The SAT is designed to test a student’s aptitude and knowledge in three subject areas: reading, writing, and math. Like the ACT, the SAT is used by colleges to evaluate an applicants eligibility for admission. The better a student scores on the SAT the better the chance of getting accepted to a reputable college or university.
The SAT is composed of 5 sections: Reading, Writing and Language, Math (No Calculator), Math (Calculator), and Essay (optional). Some high schools and colleges require students to complete the Essay portion of the test, others do not. If you’re not committed to taking the Essay portion of the test, you’ll want to research which school require applicants to complete the Essay test for admission consideration. Just to be safe, we recommend preparing for and completing the essay portion of the test.
Below we’ll explore some proven tips, techniques and strategies for improving your overall performance on the SAT as well as your performance on individual sections of the SAT.
General SAT Test Taking Strategies
The following are general SAT test taking strategies that should be applied through the SAT test. Apply these techniques and strategies on each section in the SAT test and you should see your score improve.
- Read section directions before the test.
Study and review the directions for each SAT section before the test. Use the your test time for the test not for reading directions.
- Answer the questions you know first.
As you go through each section, answer all of the questions you know the answers to first. Mark all the questions you don’t immediately know the answer to and return and answer them later.
- Eliminate incorrect answers.
If you’re able to eliminate even on choice for the selection of possible answers then guess. Sometimes it’s easier to eliminate answers you know to be incorrect than to identify the correct answer. Eliminate all the incorrect answer often leads to the correct answer.
- Be neat.
Don’t be sloppy when filling in the answer grid for student-produced response questions.
- Use your test booklet.
Since you’re allowed to write in the test book, cross out answers you know are wrong and do scratch work.
- Avoid stray marks.
Since a machine scores your test, make sure not to put any stray marks on your answer sheet. SAT scoring machines frequently can’t differentiate between a correct answer and an accidental stray mark.
- Your first response is usually correct.
Your first response to a question is usually correct. Don’t change an answer unless you’re certain you’ve made an error.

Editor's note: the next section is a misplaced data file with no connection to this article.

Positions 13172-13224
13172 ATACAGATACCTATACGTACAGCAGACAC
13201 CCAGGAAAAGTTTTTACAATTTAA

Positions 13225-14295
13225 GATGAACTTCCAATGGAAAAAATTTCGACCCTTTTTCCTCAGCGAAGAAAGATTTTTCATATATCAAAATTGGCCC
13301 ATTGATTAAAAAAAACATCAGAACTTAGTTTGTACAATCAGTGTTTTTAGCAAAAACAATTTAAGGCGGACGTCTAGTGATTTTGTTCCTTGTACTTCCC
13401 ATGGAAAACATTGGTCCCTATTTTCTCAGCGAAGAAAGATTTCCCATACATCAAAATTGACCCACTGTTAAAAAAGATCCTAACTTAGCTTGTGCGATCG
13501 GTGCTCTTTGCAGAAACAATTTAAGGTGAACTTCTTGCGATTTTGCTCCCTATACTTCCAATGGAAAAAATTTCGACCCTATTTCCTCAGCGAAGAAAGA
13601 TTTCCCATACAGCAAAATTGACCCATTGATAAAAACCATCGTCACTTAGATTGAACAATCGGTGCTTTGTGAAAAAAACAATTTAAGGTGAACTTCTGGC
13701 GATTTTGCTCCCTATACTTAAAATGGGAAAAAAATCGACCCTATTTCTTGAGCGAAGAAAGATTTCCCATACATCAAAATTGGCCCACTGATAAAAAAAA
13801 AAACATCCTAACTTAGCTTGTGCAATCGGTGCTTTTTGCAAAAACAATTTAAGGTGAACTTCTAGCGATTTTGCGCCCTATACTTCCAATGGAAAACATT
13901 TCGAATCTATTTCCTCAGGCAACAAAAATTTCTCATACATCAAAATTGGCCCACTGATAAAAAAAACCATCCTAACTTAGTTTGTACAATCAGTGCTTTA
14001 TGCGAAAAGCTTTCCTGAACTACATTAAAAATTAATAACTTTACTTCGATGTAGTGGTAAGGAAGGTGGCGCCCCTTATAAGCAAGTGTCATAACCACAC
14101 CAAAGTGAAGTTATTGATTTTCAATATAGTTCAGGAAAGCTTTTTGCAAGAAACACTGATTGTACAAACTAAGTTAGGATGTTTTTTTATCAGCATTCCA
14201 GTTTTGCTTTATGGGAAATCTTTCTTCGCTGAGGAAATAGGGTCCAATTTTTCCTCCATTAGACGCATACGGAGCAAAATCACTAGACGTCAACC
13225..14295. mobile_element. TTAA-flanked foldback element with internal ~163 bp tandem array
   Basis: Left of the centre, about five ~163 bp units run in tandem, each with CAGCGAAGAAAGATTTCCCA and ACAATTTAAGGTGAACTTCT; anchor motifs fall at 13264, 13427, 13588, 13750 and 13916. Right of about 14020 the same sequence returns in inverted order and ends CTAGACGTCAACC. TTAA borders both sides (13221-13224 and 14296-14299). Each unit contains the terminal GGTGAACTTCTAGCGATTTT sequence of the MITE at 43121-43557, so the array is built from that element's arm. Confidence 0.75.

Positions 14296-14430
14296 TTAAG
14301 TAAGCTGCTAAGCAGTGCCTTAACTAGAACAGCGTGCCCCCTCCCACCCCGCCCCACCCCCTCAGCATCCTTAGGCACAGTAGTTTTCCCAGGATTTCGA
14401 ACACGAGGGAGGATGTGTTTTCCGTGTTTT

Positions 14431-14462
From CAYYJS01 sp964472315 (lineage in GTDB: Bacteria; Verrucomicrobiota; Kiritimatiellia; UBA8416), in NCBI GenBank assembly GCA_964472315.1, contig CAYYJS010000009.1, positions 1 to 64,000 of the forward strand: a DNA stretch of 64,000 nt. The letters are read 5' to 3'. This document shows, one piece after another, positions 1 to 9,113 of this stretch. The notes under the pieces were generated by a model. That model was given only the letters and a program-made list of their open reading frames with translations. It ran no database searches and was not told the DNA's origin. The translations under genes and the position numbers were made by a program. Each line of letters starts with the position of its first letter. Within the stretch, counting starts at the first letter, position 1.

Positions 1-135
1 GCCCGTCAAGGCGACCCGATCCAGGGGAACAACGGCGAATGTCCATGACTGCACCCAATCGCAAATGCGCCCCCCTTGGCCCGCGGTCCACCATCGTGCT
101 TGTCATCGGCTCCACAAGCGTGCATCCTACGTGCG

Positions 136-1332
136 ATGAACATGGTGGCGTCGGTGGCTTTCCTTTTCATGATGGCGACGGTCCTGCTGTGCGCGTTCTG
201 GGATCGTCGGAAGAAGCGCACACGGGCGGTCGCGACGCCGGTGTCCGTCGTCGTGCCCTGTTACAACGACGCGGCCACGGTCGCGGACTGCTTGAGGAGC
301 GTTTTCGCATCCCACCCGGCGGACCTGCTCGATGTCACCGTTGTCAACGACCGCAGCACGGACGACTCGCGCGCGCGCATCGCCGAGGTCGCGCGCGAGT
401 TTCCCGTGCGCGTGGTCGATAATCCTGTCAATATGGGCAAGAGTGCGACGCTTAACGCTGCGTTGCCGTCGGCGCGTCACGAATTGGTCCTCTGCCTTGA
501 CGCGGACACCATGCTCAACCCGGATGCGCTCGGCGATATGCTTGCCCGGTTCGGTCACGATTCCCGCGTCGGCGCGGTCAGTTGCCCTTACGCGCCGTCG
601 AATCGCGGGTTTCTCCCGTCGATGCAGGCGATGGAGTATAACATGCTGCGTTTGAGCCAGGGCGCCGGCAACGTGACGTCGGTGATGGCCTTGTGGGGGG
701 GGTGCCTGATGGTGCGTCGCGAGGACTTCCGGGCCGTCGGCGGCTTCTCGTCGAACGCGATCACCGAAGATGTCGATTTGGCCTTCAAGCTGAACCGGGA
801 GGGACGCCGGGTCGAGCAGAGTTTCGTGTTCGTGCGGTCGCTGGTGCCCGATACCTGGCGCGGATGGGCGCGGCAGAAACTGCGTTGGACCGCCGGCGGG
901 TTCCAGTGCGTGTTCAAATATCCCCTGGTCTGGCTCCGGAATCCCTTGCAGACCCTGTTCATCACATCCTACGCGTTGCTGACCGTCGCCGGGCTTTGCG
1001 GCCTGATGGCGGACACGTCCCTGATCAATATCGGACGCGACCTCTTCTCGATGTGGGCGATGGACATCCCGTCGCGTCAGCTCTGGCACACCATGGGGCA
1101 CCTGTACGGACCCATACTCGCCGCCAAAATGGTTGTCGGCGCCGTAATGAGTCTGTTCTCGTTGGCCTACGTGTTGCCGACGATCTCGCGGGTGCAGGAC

There is only one correct answer.
Only select one answer for each question — as there is only one correct answer. Sometimes it may seem there is more than one answer. Select the best answer for each question.
- Don’t skip answers–guess.
On older versions of the SAT, you were penalized for guessing. But not anymore. If you don’t have any idea what the answer then guess. You’re aren’t penalized for guessing. However, before guessing, always try and eliminate at least one incorrect answer choice.
- Pay attention.
Make sure you’re placing your answers in the correct number space and section on your answer sheet. It’s easy to place your answer in the wrong place if you’re not paying close attention.
- Budget your time.
Pace yourself! This test is timed. Only spend a few moments on the easy questions and no more than a minute or two on the harder questions. Don’t forget that the SAT consists of several small, timed, tests. Its easy to loose track of time so make sure to pay attention to how much time is allotted for each test and how much time is remaining as you proceed through each section. Pacing yourself requires practice so practice, practice, practice.
- Easy questions first.
A rule of thumb is that easy questions on the SAT typically precede harder questions.
- Make sure you understand the question.
Make sure that you fully understand each question before you answer it. If you’ve taken a lot of practice tests you’ll be tempted to answer questions you recall from practice tests. Make sure to answer the questions being asked and not those from practice tests.
- Bring a watch or timer.
Don’t forget to bring your own stop watch to the testing center. There isn’t always an accurate clock at the testing center.
- Know what to expect on the test.
You need to know the types of questions to expect on the SAT. There 52 Reading questions (65 minutes), 44 Writing & Language questions (35 minutes), 58 Math questions (80 minutes) and one Essay (50 minutes)